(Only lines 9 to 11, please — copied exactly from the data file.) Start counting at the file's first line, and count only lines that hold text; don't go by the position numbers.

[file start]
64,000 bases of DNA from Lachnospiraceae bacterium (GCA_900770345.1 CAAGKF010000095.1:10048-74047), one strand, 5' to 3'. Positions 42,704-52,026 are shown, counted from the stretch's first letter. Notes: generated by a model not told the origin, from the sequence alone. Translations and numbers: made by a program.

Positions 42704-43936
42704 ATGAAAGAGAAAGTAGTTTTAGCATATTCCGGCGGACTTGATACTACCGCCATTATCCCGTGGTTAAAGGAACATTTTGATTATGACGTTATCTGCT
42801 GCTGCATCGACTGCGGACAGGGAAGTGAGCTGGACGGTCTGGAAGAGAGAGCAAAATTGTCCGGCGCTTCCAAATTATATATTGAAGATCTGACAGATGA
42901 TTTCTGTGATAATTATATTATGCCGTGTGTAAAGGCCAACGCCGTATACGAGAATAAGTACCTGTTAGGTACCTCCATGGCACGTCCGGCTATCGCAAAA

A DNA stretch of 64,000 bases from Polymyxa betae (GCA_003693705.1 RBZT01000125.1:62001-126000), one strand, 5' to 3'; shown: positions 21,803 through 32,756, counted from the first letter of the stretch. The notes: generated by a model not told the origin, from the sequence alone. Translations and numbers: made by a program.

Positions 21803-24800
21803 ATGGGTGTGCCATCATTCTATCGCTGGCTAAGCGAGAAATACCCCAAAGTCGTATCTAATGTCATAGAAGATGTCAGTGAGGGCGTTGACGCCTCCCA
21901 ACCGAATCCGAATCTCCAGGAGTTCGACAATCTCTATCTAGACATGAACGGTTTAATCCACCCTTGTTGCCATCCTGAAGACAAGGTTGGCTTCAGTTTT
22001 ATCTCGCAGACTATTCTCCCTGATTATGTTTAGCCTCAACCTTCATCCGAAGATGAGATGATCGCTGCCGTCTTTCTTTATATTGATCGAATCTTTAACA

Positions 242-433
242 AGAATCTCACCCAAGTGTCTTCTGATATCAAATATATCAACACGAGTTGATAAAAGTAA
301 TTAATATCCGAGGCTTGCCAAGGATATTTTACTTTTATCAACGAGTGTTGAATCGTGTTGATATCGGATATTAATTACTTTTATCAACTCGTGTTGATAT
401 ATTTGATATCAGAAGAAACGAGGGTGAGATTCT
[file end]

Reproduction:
21901 ACCGAATCCGAATCTCCAGGAGTTCGACAATCTCTATCTAGACATGAACGGTTTAATCCACCCTTGTTGCCATCCTGAAGACAAGGTTGGCTTCAGTTTT
22001 ATCTCGCAGACTATTCTCCCTGATTATGTTTAGCCTCAACCTTCATCCGAAGATGAGATGATCGCTGCCGTCTTTCTTTATATTGATCGAATCTTTAACA

Positions 242-433